Nutrition management for binge eating disorder involves seeing a dietician and practicing mindfulness based eating. Weight loss is NOT the goal of this area of treatment. Weight loss programs are NOT effective in treating binge eating disorder. A dietician will help someone with binge eating disorder be mindful of hunger cues, fullness cues and mindfulness when eating (Jones, 2024). Developing meal plans that fit the person’s nutrition needs and likes as well as understanding how to listen to your body’s internal cues are also tasks developed in nutrition management.

    A primary care provider or psychiatrist may also decide to prescribe psychotropic medications to help with the symptoms of binge eating disorder. Medication is only one part of the treatment program and may not be deemed appropriate for everyone. Therefore, make sure to speak to your health care provider and give them the most accurate information about your mental and physical health symptoms.


    Similar to other eating disorders, there are multiple causes to binge eating disorder. Heredity and environmental factors play a role in development of this disorder. A person’s thoughts and feelings about their body and weight contribute to binge eating disorder. Unhealthy ways of dieting are also contributors to the progression of this diagnosis. While experiencing one of the above risk factors does not guarantee a future diagnosis, struggling with multiple risk factors increases the possibility of binge eating disorder.


    Prevention of binge eating disorder starts with your relationship with your body. Those diagnosed with this disorder most often have a long history of detesting and even hating their bodies. Improving the relationship you have with your body may entail working toward nonjudgmental thoughts; having compassion rather than disgust. Your body holds the trauma you experience, so it will also look like working through your trauma. If you have other mental health or physical health diagnoses, taking care of your body is receiving adequate care for them.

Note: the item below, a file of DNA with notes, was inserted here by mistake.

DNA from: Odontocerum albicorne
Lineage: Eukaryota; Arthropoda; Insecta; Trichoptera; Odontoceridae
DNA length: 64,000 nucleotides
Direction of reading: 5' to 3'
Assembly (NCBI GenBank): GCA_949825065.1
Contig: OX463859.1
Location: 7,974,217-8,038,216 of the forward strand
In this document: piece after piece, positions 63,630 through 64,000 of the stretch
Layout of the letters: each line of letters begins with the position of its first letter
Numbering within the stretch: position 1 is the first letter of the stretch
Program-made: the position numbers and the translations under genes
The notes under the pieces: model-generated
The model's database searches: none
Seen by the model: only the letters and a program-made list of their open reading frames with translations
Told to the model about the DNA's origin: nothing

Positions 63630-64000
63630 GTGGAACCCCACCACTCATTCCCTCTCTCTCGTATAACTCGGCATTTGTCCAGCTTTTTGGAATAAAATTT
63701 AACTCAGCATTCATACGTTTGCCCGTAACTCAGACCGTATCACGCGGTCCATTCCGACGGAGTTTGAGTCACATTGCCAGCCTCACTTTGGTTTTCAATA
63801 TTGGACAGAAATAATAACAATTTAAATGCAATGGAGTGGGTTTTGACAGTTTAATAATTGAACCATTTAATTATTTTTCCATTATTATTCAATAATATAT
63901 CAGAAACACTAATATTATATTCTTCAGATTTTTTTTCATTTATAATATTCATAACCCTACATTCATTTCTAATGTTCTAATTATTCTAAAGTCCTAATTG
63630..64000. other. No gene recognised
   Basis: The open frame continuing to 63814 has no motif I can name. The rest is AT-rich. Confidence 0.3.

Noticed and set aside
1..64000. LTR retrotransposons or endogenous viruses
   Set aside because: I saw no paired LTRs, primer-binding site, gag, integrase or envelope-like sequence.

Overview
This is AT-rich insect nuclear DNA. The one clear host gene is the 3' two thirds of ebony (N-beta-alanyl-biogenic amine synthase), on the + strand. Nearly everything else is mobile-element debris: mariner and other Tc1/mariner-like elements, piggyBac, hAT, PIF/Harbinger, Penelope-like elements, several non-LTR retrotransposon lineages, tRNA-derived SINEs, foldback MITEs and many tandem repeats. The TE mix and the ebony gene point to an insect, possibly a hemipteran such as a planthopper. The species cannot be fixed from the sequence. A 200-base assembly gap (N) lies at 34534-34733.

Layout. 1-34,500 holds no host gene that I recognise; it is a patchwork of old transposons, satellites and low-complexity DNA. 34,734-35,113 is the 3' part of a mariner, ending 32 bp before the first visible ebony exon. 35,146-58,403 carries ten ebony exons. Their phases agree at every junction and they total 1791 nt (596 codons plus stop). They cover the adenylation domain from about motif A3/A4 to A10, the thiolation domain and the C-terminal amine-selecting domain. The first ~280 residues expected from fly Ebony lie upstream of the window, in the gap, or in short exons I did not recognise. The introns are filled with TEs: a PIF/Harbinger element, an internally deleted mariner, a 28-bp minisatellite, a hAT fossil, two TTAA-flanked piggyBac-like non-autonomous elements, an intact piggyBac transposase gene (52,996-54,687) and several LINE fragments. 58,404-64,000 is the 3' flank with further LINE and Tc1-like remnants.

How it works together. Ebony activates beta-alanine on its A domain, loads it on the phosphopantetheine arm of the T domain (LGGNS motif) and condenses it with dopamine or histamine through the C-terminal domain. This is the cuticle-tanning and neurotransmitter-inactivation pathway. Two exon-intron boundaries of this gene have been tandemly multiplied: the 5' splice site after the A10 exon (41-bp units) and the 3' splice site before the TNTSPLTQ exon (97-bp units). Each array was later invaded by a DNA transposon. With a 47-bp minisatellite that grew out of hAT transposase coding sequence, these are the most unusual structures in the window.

Your support network serves as a prevention against binge eating disorder. As mentioned above, studies have shown that those with this diagnosis may struggle with interpersonal relationships (Jones, 2024). Therefore, building and maintaining a support network can be helpful in combating risk factors to binge eating disorder. A support network can be made up of lay persons such as family, friends, coworkers, and church family. It can also include professionals such as a support group, counselor, psychiatrist, primary care physician, and dietician. Each person’s support network will look different, but what is important is that you have one and you check in with them often.

    While binge eating disorder is the most common type of eating disorder, there are steps you can take toward prevention and recovery. Some of the most important steps are building trusted people around you and working toward a healthier relationship with your body. If you believe you may be struggling with binge eating disorder, please contact us at My Counselor we have counselors who know how to help you.

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    This article is based on scientific evidence and clinical experience, written by a licensed professional and fact-checked by experts.

    About the Author
    September Trent
    September Trent

    September Trent MS, LPC has a Masters in Counseling. She is also an Attachment Focused EDMR therapist trained by the Parnell Institute. She is a Licensed Professional Counselor (LPC), holding her license in Missouri.